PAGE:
- The Crowds. This summer, U.S. Golf Association amateur championships have been quiet for the most part. At the U.S. Junior, crowds were small, and at the U.S. Women’s Amateur, crowds were just flat-out quiet. Here at Chambers Bay, however, the people are having fun and letting the players know it. Walking the course, you can hear roars coming from everywhere. Fans on some greens are celebrating shots like it’s the 16th hole at TPC Scottsdale. This is great! It means this championship will have the atmosphere it truly deserves throughout the week.
- The Course. Whether players are walking off No. 9 or 18 at Chambers Bay, they usually have the same look of defeat. Chambers Bay is definitely separating the contenders from the pretenders. What is really interesting is that the links-style golf course is throwing several players a curveball. Chambers Bay’s layout is untraditional for the United States, and it will be interesting to see if ...
We are just a few days away from the U.S. Amateur Championship. Today, I caught up with Andrew Putnam, a local who is familiar with Chambers Bay. Putnam is from University Place, Wash., which is only a mile away from Chambers Bay.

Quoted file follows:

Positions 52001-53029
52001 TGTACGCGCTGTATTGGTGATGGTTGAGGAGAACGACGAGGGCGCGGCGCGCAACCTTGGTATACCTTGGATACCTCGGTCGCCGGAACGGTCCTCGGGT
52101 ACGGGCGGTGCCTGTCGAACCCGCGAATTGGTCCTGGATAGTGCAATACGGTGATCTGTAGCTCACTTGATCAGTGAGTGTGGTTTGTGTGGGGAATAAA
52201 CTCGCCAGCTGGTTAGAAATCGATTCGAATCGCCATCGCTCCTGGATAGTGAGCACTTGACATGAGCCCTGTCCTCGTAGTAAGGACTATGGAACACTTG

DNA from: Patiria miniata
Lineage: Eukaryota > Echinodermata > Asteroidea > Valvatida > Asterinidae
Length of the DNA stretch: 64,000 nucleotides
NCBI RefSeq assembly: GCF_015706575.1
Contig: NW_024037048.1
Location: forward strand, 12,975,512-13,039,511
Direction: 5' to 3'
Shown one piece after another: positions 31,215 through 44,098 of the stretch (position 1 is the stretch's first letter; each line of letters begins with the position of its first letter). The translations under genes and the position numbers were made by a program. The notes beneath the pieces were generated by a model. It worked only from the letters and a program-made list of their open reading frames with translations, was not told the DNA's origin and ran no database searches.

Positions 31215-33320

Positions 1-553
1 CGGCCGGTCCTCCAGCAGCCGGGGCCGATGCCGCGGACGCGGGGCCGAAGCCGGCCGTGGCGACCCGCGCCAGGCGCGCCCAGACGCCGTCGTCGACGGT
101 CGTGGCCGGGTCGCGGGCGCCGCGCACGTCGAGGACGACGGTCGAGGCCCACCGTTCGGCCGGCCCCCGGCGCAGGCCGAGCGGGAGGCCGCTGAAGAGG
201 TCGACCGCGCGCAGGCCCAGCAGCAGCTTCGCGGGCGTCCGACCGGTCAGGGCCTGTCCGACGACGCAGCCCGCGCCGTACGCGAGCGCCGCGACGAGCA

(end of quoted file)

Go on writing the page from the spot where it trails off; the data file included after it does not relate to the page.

What can you tell me about Chambers Bay?
It’s pretty different from any other courses in Washington. It’s links-style like in Ireland, with huge sand dunes and extra-large greens. The greens are really sloped and have fescue greens, so they are interesting to putt on. They are kind of slower, but that’s because the slope is pretty severe. It doesn’t get too windy; it normally doesn’t blow more than 15 miles per hour.
I think it’s going to rain during a practice round on Sunday, but that will be the worst we should see.
What was it like to play in the U.S. Open at Pebble Beach? By the way, I saw you on TV hitting from the beach.
It was the experience of a lifetime. It was pretty surreal. I’ve watched my brother play in pro tournaments, but this was surreal.
Yeah, about that beach shot: I started ...
Last year at Southern Hills Byeong-Hun An became the U.S. Amateur’s youngest champion at 17 years, 11 months and 13 days. He defeated Ben Martin, 7 and 5, in an exciting final.
The 2010 championship will be played at Chambers Bay, the longest venue – 7,742 yards – ever hosted by the USGA.
Typically, college stars make great runs at the Amateur title, but that could change this year. Here are four mid-amateurs to keep an eye at Chambers Bay.
- Home: West Des Moines, Iowa
- Age: 47
- School: Wichita State
- Graduated: 1985
- Why he can make a run: The nine-time Iowa player of the year is no rookie when it comes to USGA events. A U.S. Mid-Amateur semifinalist in 2008 and 2005, McCoy advanced to the third round of the 2008 U.S. Amateur. McCoy plays a busy amateur schedule during the summer and has seen a lot of his potential opponents over the last couple of years. Even at age 47, McCoy can make a run. If he were to face a college standout like Kevin Tway, Bud Cauley or Russell Henley, McCory would be comfortable. But if ...
The U.S. Amateur starts Aug. 23, so let’s give away some more prizes. It’s time for another Wildman’s Challenge!
Here’s the deal: